Sophina - the 92 year old coffee maker
Trip Start Jun 22, 2012
39Trip End Jul 17, 2012
Map your own trip!
Show trip route
All our meals are catered while we are here at PPLH Seloliman and they were wonderful. Locally grown, organic and really delicious.
We each had our own individual guest house. The room key had no numbers but instead was that of an animal and on the very top of the guest house roof was the animal. Imagine finding your room at night!That plus the outdoor bathroom was really weird but neat.
We were advised to apply mosquito repellent but I didn’t see or felt any during our time here.
At 8.30 am we left with Pii, one of the local resident guides, who firstly introduced us to a variety of plants and how they could be used for their different medicinal properties.
Over 400 species have now been planted in the 4 hectare sight. I was surprised at some trees and how tall they are after only 22 years growth. When the centre opened in 1990 there was only 3 motor scooters in the village and used a taxi service. Now it seems that every house in the village has at least one if not more.
Being a NGO, many countries including New Zealand, supported the establishment of the centre. The German embassy funded the guest house that sleeps 10. Look at the unusual stairway leading upstairs.
Down the narrow roads passing fields we learnt that from kapok trees:
- leaves can be used for asthma
- flowers for honey
- young fruit can be used for fruit salad
- old fruit used for mattress filling
- seed used for fuel
- shell used for making paper.
The teak tree takes 40 years to grow. It is good for 50 years. The large leaves can be used to wrap food in. Plus the dried leaves when rubbed together gives a red dye.
Passing through the local village, one was evident that part of the villagers income was to separate the sticky glossy paper off the backing from die cut paper. Outside many of the homes were the piles of the different stage of this very much labour intensive process. The base paper / light cardboard was dried in the sun then bagged up and sold as recycled paper. I hope that it is worth it. Despite the apparent mess, all of the houses porches were spotlessly clean.
Sitting side by side were the old bamboo houses and modern brick and tile houses. This village has about 700 people.
We then met Sophina, a 92 year old lady who made us coffee 5,000 Rp. First she grounded and then sieved the coffee beans. She had so much energy and personality despite her tiny build and age. I hope that when I get to 92 I can do half what she is now doing. She is up at 3.30 am, attend the first call to prayer then makes coffee for the villagers before they head out to work. Her tiny single room earth floor hut is like the local coffee shop, a place for people to gather and gossip. The coffee beans come from a coffee plantation only 9 km away up in the highlands.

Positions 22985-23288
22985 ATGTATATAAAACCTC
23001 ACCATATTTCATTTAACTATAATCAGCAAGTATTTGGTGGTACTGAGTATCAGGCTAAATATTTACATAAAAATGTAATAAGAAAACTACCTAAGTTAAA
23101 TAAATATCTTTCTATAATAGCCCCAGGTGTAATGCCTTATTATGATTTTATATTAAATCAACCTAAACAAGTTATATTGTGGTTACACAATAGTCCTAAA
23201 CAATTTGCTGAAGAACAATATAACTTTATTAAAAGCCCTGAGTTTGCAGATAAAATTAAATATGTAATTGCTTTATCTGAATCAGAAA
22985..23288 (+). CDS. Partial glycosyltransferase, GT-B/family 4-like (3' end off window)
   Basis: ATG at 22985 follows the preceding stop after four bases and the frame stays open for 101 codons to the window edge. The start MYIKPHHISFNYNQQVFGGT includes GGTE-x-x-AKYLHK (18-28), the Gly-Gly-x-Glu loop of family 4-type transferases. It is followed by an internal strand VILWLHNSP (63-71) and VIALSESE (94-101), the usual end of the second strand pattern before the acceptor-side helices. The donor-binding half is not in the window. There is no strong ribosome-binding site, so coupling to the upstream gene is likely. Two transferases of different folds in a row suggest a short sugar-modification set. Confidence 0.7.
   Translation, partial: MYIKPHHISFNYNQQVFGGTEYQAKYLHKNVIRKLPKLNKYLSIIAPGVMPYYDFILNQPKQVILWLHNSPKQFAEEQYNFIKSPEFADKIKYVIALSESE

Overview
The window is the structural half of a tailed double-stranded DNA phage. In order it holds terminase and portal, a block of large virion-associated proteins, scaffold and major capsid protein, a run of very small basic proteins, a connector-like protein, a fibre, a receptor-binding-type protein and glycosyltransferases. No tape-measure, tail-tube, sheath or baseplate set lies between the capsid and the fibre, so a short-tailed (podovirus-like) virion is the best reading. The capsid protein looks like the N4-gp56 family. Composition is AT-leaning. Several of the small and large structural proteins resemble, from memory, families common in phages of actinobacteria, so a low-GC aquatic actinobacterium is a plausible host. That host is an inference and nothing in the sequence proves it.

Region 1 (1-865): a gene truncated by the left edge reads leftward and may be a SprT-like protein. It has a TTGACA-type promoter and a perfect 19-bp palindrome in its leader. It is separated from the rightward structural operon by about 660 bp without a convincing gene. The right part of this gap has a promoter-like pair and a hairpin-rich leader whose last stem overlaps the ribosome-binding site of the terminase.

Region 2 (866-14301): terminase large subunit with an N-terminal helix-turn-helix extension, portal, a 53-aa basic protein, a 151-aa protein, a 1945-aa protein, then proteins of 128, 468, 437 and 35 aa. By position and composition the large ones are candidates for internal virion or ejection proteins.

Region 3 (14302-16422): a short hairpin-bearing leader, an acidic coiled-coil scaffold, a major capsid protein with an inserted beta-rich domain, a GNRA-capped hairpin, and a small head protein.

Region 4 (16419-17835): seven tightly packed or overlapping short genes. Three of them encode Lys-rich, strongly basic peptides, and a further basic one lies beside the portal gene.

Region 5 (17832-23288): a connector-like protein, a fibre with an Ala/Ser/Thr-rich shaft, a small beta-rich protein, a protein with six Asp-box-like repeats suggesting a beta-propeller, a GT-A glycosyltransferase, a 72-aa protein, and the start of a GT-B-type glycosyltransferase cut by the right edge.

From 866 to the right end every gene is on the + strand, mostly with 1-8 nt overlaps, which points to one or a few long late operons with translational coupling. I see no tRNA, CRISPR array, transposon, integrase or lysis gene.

She kept on saying to us AYU = You're beautiful and then ELEK = I'm ugly. We tried to reassure her that she was beautiful.
I noticed Skyway stencilled on many of the villagers houses front doors. I thought that it was some telecommunication company but was told that it is a sandal / flip flop / thongs company paying the house owner for advertising.
Then out onto the rice terrace paddy fields. Those who have read my previous blogs know how I love to take photos of ‘patterns, textiles and colour‘. While some of the following photos appear to be the same, they are not - taken with different depth of field. I make no apologies for so many rice images. Yes, I was captivated by the whole rice growing and harvesting process including the flowing swaying motion when the ladies were planting out the rice. Even with the sun being so high, it still made for a good photographic study ... my opinion of course!
The rice takes 3 months to grow. They can harvest 3 times a year. On the road so far, I have only seen so far 1 small mechanical thrasher at work. Some mechanical ploughs were seen but most of the work is done by hand. The ladies planted while the men did the other parts of the growing process.
The micro hydro power station now has 2 generators outputting 25 Kwh. The surplus electricity is sold back to the government. At night the village and centre only needs 5 Kwh. so 20 Kwh is sold. This with the centres programmes, restaurant, villagers handicraft souvenirs, organic product: rice, vegetable and chicken means that the centre is now self sufficient. The organic rice is sold as far away as to Bali.
The slight breeze took the edge off the heat of the day. Being 320 metres above sea level helped as well.
Finally after a delicious lunch made from more locally grown organic produce, we had a short demonstration of Javanese herbal medicine.
Pii prepared a brew of clover, cardamom, lemon grass, ginger, cinnamon, black pepper and finally added some wood. Don't ask me what it was good for!
We finally left at 2.45 pm bound for Mt Bromo.